Black Valley
Friday, October 25th, 2002
Black Valley, Chongqing, China
All Photos © 2002 Ting and Randy Vogel

 Rooftop Greenhouse
 Row of Bonsai Trees
 Bonsai Detail
 Strange Flower
 Statue at one of Chongqing's Bridges
 Giant Ferris Wheel
 Roadside View on the Way to Black Valley
 Playing Cards
 Crossing a Small River
 Another Town along the Road
 Mural on a School?
 Rural Scenery
 View from the Mountain Road
 View from our Lunch Stop
 the Peach Garden B&B from the Front
 Hen on the Loose
 Mom in the Garden
 Cabbage Patch
 Mist on the Peaks
 Ting and the Magic Pines
 Here Comes the Mist!
 Now You See it
 Now You Don't
 Tubers & Gourds
 Giant Pile of Potatoes
 ?Sorghum? Whisks
 Rose Blossom
 Another View of Misty Mountainsides
 Can You See the Dragon in the Clouds?
 Green Tomato
 the Farmer's Life
 Out on Patrol!
 Lone Cap in the Muck
 Why Howdy!
 Spot the Grasshopper!
 Fatty Bacon and ?
 Snow Vegetable (!?!)
 Cha Su, Pork Rind and Veggies
 Stewed Squash
 Garlic and Onion Mashed Potatoes
 Sour Pork
 Mushrooms, Bitter Melon and Onion
 Fresh Vegetable Shoots
 Road Construction Grading
 Heading Down Another Hairpin
 Looking Back Up the Road
 Descending Further into the Valley
 Close to the Edge!
 Looking up the Road from the North Gate Parking Lot
 Big White ?Egret? in a Tree
 View Along the Tram-way
 Crossing the Stream
 Valley View
 A Mushroom-shaped Rock - the Stone Emperor's Umbrella
 Pop & Mom Tse Enjoying the Ride!
 Park Map at Crouching Dragon Hillock
 Wo Long Gang Place Sign
 Mom & Pop Cross the First Suspension Bridge
 First Waterfall of the Trek
 Misty View of Camel-shaped Hill
 Ting Takes to the Ropes
 Pale Purple Flower on an Overgrown Rock Face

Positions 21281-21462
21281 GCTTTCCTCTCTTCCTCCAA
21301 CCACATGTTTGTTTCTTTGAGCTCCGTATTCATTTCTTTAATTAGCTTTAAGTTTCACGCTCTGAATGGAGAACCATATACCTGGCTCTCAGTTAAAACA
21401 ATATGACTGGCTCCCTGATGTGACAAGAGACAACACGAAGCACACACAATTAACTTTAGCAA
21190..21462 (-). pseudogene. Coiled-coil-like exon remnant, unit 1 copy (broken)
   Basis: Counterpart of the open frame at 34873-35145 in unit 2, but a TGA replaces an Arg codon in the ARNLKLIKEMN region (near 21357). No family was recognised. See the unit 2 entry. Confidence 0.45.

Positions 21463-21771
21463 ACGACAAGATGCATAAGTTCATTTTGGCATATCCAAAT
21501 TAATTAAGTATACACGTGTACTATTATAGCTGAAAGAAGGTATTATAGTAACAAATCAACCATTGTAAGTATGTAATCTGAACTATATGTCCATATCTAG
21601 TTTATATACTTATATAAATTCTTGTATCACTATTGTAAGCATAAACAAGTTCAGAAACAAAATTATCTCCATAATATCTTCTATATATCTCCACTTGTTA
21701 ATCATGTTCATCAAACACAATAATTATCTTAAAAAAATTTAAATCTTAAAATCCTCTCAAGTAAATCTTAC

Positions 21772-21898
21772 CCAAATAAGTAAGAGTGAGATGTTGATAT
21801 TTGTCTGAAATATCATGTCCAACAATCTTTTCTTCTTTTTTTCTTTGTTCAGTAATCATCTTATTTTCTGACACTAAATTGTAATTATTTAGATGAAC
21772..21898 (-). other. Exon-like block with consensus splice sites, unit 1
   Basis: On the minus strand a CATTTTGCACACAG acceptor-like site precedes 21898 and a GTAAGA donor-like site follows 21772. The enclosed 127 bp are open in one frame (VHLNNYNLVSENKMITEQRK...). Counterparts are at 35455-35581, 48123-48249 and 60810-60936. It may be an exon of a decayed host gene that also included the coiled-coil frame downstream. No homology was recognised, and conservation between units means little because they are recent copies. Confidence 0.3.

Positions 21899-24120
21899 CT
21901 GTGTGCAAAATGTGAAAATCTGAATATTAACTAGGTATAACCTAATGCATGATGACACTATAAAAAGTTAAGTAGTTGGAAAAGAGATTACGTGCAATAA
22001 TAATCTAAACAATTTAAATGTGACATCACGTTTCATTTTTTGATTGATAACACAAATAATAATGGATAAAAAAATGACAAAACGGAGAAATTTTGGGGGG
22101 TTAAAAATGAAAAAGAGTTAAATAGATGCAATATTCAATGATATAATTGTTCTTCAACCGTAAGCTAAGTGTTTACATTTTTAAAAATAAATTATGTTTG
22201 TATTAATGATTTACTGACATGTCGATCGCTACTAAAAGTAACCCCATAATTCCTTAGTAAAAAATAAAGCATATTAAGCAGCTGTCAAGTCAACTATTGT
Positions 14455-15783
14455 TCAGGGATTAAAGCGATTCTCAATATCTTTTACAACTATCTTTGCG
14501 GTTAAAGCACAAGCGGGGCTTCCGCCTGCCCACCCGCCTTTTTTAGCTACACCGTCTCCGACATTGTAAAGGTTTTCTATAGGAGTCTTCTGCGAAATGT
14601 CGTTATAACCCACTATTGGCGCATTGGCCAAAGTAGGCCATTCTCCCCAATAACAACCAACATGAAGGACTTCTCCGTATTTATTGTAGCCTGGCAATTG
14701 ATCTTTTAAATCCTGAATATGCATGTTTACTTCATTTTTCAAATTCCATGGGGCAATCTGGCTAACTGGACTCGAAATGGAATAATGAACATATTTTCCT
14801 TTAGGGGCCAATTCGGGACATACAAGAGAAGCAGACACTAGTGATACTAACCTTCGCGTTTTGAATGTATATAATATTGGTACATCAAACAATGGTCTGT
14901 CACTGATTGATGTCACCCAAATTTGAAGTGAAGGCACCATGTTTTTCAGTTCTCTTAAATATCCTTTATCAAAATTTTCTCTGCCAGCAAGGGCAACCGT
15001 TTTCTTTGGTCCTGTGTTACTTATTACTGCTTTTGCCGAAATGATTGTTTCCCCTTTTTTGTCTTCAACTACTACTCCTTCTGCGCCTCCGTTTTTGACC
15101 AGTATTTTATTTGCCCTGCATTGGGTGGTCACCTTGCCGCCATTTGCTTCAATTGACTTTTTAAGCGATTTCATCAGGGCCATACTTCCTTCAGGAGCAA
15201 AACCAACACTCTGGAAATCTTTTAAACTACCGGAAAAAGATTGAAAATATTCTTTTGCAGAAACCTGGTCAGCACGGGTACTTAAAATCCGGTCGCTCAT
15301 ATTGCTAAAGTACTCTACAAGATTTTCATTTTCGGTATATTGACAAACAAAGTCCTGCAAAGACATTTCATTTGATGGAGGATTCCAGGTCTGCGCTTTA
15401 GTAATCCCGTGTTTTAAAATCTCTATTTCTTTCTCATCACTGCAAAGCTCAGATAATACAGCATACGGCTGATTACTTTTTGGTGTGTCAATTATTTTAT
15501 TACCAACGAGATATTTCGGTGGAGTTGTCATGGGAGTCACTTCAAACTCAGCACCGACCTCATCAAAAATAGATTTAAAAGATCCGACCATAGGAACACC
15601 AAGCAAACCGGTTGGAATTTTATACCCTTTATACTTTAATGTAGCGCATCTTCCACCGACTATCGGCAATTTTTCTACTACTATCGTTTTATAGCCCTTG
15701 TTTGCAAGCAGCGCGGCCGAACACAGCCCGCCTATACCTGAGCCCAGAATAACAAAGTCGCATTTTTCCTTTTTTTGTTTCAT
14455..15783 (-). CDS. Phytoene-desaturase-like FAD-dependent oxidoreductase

Rocky Crag
 Enjoying the Walk
 View Down the River
 Waterfall - distant view
 Waterfall - closeup
 Rocks and Water (No Bird)
 the Cliffs Closing In
 Little WaterFalls
 Looking Up the Cliff-face!
 View Down the Valley
 Misty Mountains
 Nice Horsetail Falls!
 Looking Upstream
 Ting & Mom with Slender Falls
 All of Us!
 Purple Orchids on the Cliff Wall
 View Down the Valley
 Turquoise Waters
 Needle Hill in the Mist
 Another Suspension Bridge
 Upstream View
 An Overgrown Cliff Face
 Randy Pauses to Grin
 Another Little Fall
 Tian Wang Feng sign
 Another View of the Needle
 Misty Mountains
 Working on the Trail
 Looking Downstream
 Dark Beer
 Ju Cui Se Placemarker
 Downstream View
 Upstream View
 Blending Contrasts
 View Down the Trail
 Into the Gorge!
 Onto the Floating Path
 Focus on the Straight and Narrow!
 Not Much Sky to See!
 Randy in the Gorge!
 Rush of Water
 Watch out for the Waterfalls!
 Dark and Jiggly
 Looking Up Out of the Gorge
 Looking Back Upstream Across the Abyss
 Looking Ahead Downstream
 the Trail Runs On and On
 Looking Back up the Gorge
 the Way Ahead
 Heading Into Another Tight Stretch
 Approaching the Crevasse
 Head-shaped Rock
 Rock Monster Grazing on the Bamboo Trees
 Spirit of the Gorge
 Nearly Dry Horsetail Fall
 More Rapids
 Another waterfall
 Hou Tiao Xia sign
 Another Set of Floating Bridges
 On Through the Narrows!
 False Color Wonderland
 A Snaky Strip of Sky
 The Way Behind
 the Gorge Opens Up Ahead
 Last look at this part of the Gorge
 Further on Down the River - the Way Not Taken
 Commencing Our Return -- Crossing over to the ?south gorge?
 Heading up to ?Dragon Pond?
 Nice Waterfall
 You Are Here!
 Lower view from the front
 Upstream Side View
 Into Another Gorge!
 Follow the Rushing Water
 Pop & Randy Enjoy the View
 A Nice Big Cascade
 Dark Pool atop the Cascade
 Lots of Stairs on this Section of the Hike
 Partially Hidden Falls
 Yet Another Waterfall
 Gondolas Ahoy!
 Trail Map
 Another Grand Cascade
 Hanging Caves
 Ting Hopscotches the Stream
 Nice Cave & Stalagmite/Stalactite
 Another Cave Amidst the Misty Mountains
 Comin' Round the Mountain
 the Way Ahead
 Randy Relaxes
 Mom & Ting Ridin' Old #099
 Start of the Ride Up
 Looking Down at Another Cave Mouth
 Randy Rides Alone!
 Pop & Mr. Shen Bring up the Rear
 Gondola #008!
 Looking Back Down the Line
 Many Steps to the Top!
 About to Clear Another Ridge
 Gondola Plaque
 Long Way Down...
 One More Big Waterfall
 Jade Pool
 Another Last Long Look at the Cascade
 Gliding Past the Hillsides
 the End of the Ride in Sight
 the Path not Taken
 ABCs (Another Bunch of Cascades)
 Closeup of the Cataract
 Ahh, Another Example of Fine Austrian Engineering!
 South Parking Lot View
 Administration Buildings
 Visitor's Toll Gate
 Psychedelic Road Sign